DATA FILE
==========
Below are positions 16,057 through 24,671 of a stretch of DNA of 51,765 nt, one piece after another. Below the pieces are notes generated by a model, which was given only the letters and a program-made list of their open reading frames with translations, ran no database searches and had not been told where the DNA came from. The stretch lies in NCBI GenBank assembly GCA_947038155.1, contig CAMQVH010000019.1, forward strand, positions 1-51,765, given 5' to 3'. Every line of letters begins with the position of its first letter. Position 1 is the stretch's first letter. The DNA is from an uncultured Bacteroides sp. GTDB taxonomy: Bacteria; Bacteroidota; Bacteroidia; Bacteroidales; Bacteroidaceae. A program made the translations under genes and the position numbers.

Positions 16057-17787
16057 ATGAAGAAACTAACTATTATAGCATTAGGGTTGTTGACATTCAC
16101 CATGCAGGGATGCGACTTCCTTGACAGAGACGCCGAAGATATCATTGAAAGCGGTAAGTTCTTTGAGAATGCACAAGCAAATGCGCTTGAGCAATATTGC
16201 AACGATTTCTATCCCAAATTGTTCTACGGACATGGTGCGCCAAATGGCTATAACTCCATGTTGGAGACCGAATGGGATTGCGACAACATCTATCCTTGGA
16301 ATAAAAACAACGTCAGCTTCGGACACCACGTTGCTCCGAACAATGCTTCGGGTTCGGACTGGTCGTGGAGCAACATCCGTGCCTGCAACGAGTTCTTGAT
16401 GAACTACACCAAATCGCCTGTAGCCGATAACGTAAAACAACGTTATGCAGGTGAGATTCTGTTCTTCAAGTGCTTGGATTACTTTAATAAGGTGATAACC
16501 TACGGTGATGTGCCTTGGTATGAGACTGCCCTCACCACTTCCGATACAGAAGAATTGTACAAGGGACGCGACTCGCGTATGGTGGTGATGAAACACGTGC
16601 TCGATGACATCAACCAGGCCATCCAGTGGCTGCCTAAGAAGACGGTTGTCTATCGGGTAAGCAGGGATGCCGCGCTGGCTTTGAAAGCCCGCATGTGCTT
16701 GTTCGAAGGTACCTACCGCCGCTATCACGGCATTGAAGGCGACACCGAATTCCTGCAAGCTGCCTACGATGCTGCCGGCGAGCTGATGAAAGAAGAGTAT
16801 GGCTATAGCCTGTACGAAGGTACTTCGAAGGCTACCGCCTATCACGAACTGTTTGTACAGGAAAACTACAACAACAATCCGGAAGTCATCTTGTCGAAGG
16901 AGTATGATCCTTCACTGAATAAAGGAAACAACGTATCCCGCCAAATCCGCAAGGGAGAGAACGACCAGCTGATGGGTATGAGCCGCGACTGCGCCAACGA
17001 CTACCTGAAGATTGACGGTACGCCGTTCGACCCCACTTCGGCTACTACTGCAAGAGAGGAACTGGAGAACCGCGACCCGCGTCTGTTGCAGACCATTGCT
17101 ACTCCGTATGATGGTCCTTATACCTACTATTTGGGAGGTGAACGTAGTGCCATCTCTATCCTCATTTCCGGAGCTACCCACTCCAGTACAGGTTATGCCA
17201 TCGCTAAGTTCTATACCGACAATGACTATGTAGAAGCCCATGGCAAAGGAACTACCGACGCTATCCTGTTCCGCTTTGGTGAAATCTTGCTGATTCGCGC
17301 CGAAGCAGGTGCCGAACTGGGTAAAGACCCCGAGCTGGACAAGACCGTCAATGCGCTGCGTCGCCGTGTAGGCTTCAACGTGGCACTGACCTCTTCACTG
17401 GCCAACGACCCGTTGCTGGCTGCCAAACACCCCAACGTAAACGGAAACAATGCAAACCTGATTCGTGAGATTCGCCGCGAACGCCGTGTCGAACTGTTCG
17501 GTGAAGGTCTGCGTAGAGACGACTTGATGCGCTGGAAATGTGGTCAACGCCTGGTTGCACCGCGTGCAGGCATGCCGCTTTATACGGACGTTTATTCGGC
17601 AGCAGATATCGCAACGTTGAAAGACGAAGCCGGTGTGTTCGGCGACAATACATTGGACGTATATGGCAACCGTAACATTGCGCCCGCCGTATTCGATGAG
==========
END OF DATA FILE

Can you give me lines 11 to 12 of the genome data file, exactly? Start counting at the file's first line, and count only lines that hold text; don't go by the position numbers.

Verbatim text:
16801 GGCTATAGCCTGTACGAAGGTACTTCGAAGGCTACCGCCTATCACGAACTGTTTGTACAGGAAAACTACAACAACAATCCGGAAGTCATCTTGTCGAAGG
16901 AGTATGATCCTTCACTGAATAAAGGAAACAACGTATCCCGCCAAATCCGCAAGGGAGAGAACGACCAGCTGATGGGTATGAGCCGCGACTGCGCCAACGA